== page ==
Europe’s Best Kept Secret?
The tyre retail system in countries like Norway, Sweden and Finland presents a fairly unique brand of independent tyre retailing. Perhaps the best demonstration of this can be found in the example of Nordic retail group, Dekk Partner. Tyres & Accessories met the group’s managing director, Leif Kristiansen, and asked what other national markets can learn from the tyre trade in the north of Europe.
The success of the Dekk Partner retail group is quite possibly the European tyre industry’s best-kept secret. Think this is an exaggeration? Just look at the numbers. The group’s collective turnover is expected to reach up to 300 million euros in 2005. In recent years the Nordic tyre retail group has seen its geographical spread, number of branches and, consequently, its turnover grow dramatically.
Dekk Partner was founded in 1994 when managing director, Leif Kristiansen, saw an opportunity for the Nordic region’s numerous independent tyre dealers to form a retail network. In the beginning Dekk Partner had 32 partners, one of which was Nokian-owned equity Vianor. The problem with having an owned equity as a member was that it brought an unwarranted amount of pressure when it came to selecting product portfolios. Vianor left the group in 1996/1997, putting all members back on a level playing field. Kristiansen puts it more diplomatically, saying that Vianor’s membership was not inline with the Dekk Partner philosophy.
Now things are radically different and the group currently has 274 member outlets. Despite its marked growth, one feature has remained the same – each partner irrespective of size has one share in the network and one vote. “This means all partners can tell us what they want to do,” comments Leif Kristiansen. While the managing director may play a large part when it comes to steering the Dekk Partnership, the fact that Christer Borg (a former Scania Norway MD who has also previously worked for Continental) is chairman also points to solid future plans.
Currently Dekk Partner has 113 outlets in Norway, 95 in Sweden, another 65 in Finland, and even one in Estonia.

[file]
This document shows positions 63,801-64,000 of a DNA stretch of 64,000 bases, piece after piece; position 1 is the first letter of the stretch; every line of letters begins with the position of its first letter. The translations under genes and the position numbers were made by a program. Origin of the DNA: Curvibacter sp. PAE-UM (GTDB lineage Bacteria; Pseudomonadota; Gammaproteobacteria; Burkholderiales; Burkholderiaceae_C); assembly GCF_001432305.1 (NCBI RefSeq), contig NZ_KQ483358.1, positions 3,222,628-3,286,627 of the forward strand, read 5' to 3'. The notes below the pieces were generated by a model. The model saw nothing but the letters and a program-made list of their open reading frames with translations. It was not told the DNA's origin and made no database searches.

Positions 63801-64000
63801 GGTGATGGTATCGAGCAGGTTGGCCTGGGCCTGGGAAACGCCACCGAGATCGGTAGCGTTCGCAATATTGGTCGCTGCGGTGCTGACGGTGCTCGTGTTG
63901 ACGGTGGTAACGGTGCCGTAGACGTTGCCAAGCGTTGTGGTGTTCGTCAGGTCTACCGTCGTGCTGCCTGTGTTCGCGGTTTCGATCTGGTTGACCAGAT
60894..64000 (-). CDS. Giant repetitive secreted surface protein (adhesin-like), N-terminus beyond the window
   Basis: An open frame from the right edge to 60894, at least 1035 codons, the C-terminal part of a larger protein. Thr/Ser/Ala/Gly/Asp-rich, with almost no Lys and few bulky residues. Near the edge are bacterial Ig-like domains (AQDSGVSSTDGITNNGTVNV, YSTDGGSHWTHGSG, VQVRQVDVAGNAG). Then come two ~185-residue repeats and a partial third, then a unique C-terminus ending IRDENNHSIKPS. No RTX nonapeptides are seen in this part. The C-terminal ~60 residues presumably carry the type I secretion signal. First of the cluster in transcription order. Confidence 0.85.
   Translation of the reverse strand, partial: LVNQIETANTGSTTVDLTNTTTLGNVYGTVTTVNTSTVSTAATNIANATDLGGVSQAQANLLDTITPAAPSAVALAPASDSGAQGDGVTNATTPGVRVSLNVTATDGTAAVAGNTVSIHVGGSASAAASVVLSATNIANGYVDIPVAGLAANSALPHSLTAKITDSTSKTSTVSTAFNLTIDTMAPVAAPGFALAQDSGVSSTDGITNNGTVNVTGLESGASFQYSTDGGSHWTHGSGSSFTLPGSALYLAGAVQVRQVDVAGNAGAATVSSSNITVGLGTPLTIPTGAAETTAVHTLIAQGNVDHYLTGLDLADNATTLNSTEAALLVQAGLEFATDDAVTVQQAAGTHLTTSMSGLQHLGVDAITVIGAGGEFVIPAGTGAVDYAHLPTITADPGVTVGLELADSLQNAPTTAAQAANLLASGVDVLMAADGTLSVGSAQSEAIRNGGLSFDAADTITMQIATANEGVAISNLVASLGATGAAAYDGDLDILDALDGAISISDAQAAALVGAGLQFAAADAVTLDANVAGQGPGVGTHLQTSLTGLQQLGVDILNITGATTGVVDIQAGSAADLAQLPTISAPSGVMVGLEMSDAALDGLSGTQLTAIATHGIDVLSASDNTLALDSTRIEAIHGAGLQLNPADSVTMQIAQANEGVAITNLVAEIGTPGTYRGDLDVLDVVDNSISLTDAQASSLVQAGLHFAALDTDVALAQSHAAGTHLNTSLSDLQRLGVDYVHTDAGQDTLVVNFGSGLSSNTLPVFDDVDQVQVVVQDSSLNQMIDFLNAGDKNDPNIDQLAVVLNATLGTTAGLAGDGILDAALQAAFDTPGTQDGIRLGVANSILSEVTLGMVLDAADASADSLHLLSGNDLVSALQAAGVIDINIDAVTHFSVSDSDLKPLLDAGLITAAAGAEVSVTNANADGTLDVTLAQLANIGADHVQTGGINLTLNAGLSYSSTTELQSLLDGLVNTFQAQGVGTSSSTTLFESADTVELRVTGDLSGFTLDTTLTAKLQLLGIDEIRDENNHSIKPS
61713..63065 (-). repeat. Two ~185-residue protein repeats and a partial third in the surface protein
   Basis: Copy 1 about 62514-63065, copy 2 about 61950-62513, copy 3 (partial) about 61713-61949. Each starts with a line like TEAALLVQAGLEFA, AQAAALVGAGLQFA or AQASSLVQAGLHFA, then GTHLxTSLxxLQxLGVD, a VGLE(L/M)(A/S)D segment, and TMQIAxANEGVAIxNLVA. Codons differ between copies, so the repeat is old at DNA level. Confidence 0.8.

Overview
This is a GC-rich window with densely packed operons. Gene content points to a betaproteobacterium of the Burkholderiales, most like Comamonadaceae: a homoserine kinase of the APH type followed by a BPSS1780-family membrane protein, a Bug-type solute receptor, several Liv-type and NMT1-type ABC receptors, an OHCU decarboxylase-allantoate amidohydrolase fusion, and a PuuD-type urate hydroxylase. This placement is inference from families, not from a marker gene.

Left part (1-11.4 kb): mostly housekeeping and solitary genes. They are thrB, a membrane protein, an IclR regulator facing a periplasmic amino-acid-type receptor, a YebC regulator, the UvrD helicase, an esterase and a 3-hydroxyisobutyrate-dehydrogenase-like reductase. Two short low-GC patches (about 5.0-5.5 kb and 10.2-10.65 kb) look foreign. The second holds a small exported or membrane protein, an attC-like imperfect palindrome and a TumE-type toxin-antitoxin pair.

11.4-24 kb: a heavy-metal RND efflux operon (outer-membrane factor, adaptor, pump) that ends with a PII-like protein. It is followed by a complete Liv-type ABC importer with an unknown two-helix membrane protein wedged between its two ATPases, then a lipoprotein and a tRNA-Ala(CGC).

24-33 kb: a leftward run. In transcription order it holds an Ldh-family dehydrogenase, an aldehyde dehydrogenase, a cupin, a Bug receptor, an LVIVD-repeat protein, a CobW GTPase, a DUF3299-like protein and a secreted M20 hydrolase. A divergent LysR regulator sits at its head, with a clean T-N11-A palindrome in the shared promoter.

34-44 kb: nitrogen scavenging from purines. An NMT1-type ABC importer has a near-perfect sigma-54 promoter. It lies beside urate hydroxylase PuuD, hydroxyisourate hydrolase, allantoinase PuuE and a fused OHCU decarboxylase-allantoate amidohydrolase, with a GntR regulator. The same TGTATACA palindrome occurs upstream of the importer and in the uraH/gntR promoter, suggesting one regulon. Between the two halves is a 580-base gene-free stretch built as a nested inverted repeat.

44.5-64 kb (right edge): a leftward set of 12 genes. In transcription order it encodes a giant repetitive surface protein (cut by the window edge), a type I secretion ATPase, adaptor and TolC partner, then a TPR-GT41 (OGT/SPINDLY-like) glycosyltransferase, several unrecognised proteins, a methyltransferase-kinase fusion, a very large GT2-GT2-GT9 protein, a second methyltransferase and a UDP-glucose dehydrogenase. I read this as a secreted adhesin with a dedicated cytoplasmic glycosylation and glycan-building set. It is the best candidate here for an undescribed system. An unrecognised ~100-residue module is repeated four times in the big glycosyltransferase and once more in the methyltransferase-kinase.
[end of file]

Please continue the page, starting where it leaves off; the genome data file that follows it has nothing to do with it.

After reading about such rapid expansion and hearing the news that there is now one Dekk Partner outlet in Estonia, you could be forgiven for thinking that the group’s next step would be eastwards. However while “these markets have a lot of potential” the company’s movement east across the Baltic nations has been halted before it really got going, says Kristiansen. “We want to finish the job in Sweden, Norway and Finland first,” he explains.
Dekk Partner has some ambitious and very specific targets for its strongest member countries. In Sweden for example, where a significant proportion of the group’s business is done, Dekk Partner is aiming to extend the number of member outlets from 90 to 150, in Norway they are aiming for their current 120 to become 130 and in Finland the company wants 10 or 15 more outlets in addition to its current 65. “If we can reach these targets we will cover the Nordic areas very well,” says Kristiansen understating the significance of this kind of growth.
And Denmark? In many respects Denmark is seen as being behind the other Scandinavian countries in terms of its tyre market. Despite its chilly weather and close proximity to other Scandinavian and Nordic countries, it is still a one-season market and therefore a world apart from the likes of Norway, Sweden and Finland.
Nordic consumers are arguably more discerning than the UK’s. For example: “everybody knows that three millimetres of tread is better at dispersing water than 1.6 millimetres,” says Leif Kristiansen.
Furthermore, in the UK somewhere between 40 and 50 per cent of consumers actively purchase budget tyres. Denmark aside, in the Nordic markets 90 per cent of customers are interested in buying brand name premium tyres. This means that groups such as Dekk Partner can have successful symbiotic relationships with manufacturers and that budget and private brands are significantly less common than they are in the other markets. “Working together we can have good volume levels and therefore can work as partners with the suppliers,” comments Kristiansen. But of course the manufacturers that negotiate strong supply positions with groups like Dekk Partner also gain market share.
In addition to manufacturers, certain Belgian wholesalers have been known to supply the group’s limited budget line up. However as this level of products doesn’t make up a very significant part of the group’s product portfolio, Dekk Partner representatives do not see this supply channel as a priority, preferring instead to supply second line and budget products from their premium supplier partners.
One explanation for this market’s penchant for premium products is the fact that there are a number of very strong economies in this region. Let’s take Norway as an example. In Norway tyre technicians can be paid as much as 35 – 40,000 euros. Of course it’s never as simple as that. On the downside taxes are very high and car prices are nigh on ludicrous.